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One way to possibly detect it that couldn't really be forged is look at block generation history over time.  You'd be able to tell if something fishy is going on if their average/expected generation is not along a curve.  This would take a good number of blocks and I haven't done the math to know if a single block being "stolen" would affect the curve enough to be noticeable.
This wouldn't work, even if "missing" blocks were statistically significant, because malicious miners not submitting network difficulty shares would cause the same effect. A network difficulty share being a share that also meets the current Bitcoin network difficult; i.e. this results in a block being found. Malicious miners can withhold these as an attack on the pool; the attackers still reap some reward, so the pool effectively pays for work not performed. This is most effective against PPS pools, because on proportional or other scoring systems you end up hurting yourself as well by not submitting blocks.

Back to the topic at hand: The only way I can think of combating pool-op scams is to add logging functionality to all the mining software, but even then all you could do is prove to yourself that the pool is cheating. You couldn't prove it to anyone else, because the logs can be forged.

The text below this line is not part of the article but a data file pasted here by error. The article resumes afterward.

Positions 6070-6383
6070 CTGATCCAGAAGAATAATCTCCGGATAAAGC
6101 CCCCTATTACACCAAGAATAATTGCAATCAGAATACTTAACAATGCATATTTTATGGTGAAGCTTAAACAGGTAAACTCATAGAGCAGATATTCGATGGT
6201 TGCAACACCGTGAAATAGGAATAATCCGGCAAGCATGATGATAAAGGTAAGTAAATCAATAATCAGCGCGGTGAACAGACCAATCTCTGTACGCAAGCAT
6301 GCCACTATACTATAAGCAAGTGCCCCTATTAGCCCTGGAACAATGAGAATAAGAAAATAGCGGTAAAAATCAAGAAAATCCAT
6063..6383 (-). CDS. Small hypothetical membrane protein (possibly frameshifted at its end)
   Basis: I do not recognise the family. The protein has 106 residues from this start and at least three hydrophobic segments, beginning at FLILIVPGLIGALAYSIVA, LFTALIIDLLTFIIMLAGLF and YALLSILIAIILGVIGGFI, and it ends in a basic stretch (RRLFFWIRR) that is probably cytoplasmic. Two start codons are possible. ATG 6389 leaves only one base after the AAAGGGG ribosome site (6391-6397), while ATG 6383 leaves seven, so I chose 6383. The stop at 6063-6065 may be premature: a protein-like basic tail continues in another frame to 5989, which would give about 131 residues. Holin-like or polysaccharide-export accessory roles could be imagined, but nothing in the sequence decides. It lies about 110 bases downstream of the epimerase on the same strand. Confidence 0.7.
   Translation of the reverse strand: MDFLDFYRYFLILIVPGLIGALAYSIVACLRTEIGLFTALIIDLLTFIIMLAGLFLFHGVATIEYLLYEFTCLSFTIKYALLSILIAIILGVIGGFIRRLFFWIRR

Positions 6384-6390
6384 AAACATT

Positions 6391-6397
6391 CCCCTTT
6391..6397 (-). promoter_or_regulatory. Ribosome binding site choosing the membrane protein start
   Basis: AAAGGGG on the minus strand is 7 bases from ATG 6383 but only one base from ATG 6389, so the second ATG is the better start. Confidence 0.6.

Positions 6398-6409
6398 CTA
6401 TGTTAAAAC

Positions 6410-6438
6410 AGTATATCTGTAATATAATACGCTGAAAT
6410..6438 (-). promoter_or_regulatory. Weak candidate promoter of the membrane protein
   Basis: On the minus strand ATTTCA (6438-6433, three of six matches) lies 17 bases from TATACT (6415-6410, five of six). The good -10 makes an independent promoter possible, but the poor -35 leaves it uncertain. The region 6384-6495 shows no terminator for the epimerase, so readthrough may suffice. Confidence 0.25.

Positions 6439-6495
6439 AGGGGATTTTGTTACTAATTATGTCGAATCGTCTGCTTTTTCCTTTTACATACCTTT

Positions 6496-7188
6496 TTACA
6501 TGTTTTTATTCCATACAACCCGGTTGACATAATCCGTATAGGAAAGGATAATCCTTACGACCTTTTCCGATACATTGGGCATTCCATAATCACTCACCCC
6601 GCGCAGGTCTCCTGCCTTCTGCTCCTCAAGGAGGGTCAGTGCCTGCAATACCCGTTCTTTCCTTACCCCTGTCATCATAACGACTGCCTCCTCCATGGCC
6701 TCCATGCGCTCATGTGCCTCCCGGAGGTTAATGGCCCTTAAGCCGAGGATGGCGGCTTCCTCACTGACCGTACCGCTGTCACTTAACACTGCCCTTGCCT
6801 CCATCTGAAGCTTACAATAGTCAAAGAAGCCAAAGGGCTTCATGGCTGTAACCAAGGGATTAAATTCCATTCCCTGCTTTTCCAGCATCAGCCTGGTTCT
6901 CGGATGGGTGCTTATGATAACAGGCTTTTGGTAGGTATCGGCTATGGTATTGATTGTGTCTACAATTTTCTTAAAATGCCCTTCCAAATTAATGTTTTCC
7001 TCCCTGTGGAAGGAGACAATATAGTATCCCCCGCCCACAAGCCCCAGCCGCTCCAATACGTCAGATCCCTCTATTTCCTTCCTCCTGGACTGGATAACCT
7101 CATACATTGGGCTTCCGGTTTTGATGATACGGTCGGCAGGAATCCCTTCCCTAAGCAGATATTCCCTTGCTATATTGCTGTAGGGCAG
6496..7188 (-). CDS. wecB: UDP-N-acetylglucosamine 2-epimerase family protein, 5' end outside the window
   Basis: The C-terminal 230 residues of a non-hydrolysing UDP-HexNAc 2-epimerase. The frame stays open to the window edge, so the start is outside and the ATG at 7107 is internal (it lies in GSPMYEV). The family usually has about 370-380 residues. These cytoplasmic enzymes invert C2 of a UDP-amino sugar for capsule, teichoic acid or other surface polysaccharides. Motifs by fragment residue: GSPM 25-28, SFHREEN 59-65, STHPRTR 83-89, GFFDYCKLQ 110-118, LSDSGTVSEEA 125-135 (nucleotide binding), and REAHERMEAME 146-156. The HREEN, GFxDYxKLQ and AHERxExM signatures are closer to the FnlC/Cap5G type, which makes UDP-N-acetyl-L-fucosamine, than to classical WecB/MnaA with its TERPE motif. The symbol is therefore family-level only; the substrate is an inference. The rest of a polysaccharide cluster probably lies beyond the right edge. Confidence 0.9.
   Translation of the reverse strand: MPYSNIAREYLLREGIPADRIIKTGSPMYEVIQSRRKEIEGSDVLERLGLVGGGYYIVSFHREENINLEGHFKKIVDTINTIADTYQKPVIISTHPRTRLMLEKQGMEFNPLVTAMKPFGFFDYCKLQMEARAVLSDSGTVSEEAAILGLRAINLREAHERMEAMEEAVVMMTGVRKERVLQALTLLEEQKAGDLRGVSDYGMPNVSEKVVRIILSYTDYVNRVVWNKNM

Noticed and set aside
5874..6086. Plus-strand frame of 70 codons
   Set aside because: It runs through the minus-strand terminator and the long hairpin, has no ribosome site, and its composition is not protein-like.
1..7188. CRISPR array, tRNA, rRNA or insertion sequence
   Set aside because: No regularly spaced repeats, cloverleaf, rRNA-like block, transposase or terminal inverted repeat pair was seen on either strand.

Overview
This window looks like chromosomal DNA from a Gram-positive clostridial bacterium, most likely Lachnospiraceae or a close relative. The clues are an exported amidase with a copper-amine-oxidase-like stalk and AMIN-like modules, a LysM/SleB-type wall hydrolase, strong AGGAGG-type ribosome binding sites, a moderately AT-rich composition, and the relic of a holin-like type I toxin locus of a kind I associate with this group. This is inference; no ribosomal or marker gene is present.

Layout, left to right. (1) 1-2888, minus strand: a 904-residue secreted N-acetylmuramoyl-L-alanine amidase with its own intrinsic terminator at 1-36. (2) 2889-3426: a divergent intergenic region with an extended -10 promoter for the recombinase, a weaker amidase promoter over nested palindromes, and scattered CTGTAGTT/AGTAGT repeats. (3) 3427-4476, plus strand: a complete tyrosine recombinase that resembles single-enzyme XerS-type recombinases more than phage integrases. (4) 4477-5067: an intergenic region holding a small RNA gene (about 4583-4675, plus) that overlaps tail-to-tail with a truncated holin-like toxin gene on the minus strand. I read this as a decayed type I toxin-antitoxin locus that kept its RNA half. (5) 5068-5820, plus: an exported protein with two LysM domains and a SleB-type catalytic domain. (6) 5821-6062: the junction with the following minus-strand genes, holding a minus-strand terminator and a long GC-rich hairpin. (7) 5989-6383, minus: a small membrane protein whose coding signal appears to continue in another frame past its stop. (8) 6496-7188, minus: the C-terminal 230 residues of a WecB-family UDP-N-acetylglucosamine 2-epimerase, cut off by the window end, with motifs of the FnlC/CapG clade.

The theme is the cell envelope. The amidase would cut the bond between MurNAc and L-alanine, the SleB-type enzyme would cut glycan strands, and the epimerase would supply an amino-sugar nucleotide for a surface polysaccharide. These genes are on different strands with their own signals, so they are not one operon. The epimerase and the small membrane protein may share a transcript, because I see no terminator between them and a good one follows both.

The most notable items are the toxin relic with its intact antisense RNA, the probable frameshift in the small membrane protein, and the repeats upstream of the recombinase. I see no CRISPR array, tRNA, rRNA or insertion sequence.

Quote
Reading up on it a bit, their claim is that someone is attacking Bitcoind directly (via port 8333).  The details are sparse, but it sounds like the claim is that someone, somehow, gained access to the daemon and munged up their block chain.  I've been wracking my brain trying to think of a way this could possibly happen that wouldn't be self correcting on the next block, but I'm at a loss... though I do not know enough of how Bitcoind communciates on 8333 to know what's possible and what isn't.
That doesn't make any sense, and unless the pool-op gives a clear explanation of what is happening I would personally be cautious, though wouldn't jump to conclusions.

If an attacker can isolate a pool node from the real Bitcoin network, get it to only connect to the attacker's nodes, then they can block the transmission of new blocks to and from the pool. But I can't imagine a way of doing this; you have to prevent the pool from connecting to any legitimate nodes ...